Here to cheer up your Monday Morning blues is the singing sensation that is Vesper Fontaine!
Why did you start performing? – I’ve been a consummate show-off for as long as I can remember, but I started getting paid to do it when I was 19.
Do you remember your first time on stage? How did that go? – At nursery school, my teacher encouraged anyone who wanted to do a dance or sing a song or tell a story to do so in front of all the other children once a week. I took it upon myself to sing songs from my favourite TV show until they gently suggested I should let someone else have a go.
Of all of your acts, which is your favourite to perform? – I think my Cry Me A River routine is probably my favourite – it’s certainly the one that seems to affect the audience the most. It’s not for every show, as it’s a very pared down, intimate routine and not what a lot of people expect from burlesque, but one of my prouder moments was silencing the entire audience at Madam Jojo’s with that act.
What sets you apart from other performers? – My acts harp back to the golden age of tease, where dropping a glove could be as enticing as seeing boobs; I like that element to run through everything I do, and audience members often tell me they find that very alluring. Cabaret in London has gotten very naked over the years, but I like to see the slightly frustrated looks on an audience’s face when they think they’re going to get a full reveal, and then don’t. What can I say, I’m a tease.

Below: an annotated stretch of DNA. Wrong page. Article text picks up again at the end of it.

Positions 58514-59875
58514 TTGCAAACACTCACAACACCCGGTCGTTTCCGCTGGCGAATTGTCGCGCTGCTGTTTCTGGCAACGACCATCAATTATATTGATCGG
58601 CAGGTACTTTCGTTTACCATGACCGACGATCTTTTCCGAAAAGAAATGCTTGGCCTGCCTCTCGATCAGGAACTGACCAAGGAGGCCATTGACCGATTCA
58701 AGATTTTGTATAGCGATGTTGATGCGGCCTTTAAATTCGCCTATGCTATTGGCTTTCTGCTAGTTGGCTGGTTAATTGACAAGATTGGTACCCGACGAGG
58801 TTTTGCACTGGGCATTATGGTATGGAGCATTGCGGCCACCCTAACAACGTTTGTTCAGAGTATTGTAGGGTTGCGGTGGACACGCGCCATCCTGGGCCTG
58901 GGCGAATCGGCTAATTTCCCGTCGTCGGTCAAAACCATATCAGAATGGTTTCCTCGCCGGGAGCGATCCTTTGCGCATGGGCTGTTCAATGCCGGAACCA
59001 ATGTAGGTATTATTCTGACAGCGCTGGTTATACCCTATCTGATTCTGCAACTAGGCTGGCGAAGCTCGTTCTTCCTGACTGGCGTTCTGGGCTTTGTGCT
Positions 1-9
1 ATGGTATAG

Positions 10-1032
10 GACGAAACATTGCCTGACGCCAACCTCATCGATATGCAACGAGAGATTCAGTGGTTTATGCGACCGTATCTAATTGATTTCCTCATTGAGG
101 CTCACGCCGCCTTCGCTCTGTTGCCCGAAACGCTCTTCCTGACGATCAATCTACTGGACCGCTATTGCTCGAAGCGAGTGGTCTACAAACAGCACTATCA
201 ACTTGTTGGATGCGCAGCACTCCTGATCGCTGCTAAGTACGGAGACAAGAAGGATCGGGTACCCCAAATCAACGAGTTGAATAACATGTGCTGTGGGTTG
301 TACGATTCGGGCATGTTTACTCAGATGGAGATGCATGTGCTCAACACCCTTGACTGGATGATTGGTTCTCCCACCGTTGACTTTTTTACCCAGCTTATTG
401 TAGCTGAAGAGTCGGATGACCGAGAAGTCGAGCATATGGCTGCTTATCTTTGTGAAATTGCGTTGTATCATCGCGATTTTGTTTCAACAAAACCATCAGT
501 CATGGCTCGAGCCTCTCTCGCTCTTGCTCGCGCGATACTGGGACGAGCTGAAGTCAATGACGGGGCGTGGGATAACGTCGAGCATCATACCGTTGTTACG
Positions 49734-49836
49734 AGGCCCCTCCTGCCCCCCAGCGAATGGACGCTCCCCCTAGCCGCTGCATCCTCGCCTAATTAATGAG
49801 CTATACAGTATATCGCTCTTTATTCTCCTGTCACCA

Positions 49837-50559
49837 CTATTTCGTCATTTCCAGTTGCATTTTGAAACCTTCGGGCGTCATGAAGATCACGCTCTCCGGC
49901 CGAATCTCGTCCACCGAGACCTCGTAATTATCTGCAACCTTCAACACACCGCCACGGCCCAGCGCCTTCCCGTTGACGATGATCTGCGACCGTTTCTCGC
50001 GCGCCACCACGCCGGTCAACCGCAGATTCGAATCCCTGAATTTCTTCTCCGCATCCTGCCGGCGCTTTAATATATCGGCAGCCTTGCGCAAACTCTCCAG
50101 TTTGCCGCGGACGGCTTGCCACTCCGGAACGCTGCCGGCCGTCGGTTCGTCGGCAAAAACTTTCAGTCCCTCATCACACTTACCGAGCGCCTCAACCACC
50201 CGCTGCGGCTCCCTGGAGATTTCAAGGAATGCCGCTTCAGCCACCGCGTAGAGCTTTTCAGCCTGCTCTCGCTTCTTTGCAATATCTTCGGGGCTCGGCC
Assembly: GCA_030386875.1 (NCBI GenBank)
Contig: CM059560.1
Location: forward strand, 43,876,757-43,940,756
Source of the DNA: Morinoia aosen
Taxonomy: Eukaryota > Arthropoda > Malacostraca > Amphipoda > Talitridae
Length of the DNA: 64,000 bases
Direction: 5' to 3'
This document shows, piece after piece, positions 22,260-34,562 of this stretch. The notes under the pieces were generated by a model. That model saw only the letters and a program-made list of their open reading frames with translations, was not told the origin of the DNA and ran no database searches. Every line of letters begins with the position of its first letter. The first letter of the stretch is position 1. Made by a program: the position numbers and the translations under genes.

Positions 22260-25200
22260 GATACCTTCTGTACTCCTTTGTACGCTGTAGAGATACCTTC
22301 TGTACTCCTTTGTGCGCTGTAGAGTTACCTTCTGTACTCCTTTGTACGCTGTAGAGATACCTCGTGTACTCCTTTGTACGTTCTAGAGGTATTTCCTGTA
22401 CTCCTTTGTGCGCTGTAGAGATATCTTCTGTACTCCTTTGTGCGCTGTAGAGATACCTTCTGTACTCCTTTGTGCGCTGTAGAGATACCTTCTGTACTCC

What do you think is people’s first impression of you? – Curvy, confident, heavily influenced by Jessica Rabbit.
What’s your favourite thing about cabaret? – The costumes and the creativity. I have a lot of respect for people that do things differently because they make you think, even though I’m heavily into vintage revival. But the costumes got me suckered in – who doesn’t like feathers and rhinestones?
How did you choose your stage name? – Vesper has multiple origins: a lot of my ideas of feminine glamour growing up came from the Bond girls (beautiful but could kill you with a pen), and Vesper was the original Bond girl. As such it’s also a cocktail, and I’m quite the fan of a well mixed drink. Also, vespers are a sung evening church service, and along with being a total night owl, I originally trained as a chorister. Fontaine came from the road I lived on when I moved to Paris, which was the first time it struck me that perhaps I could actually make my living from performing. La Fontaine, for whom the street was named, was a famous writer of fables, and I think we could all do with some whimsy in our lives.
What’s your next challenge in life or in performing? – Real life has got in the way of my performing for a while, so it’s trying to get back on track and produce the kind of acts I feel proud about performing. I’ve been learning a lot of new techniques and want to incorporate them into some new work, so watch this space.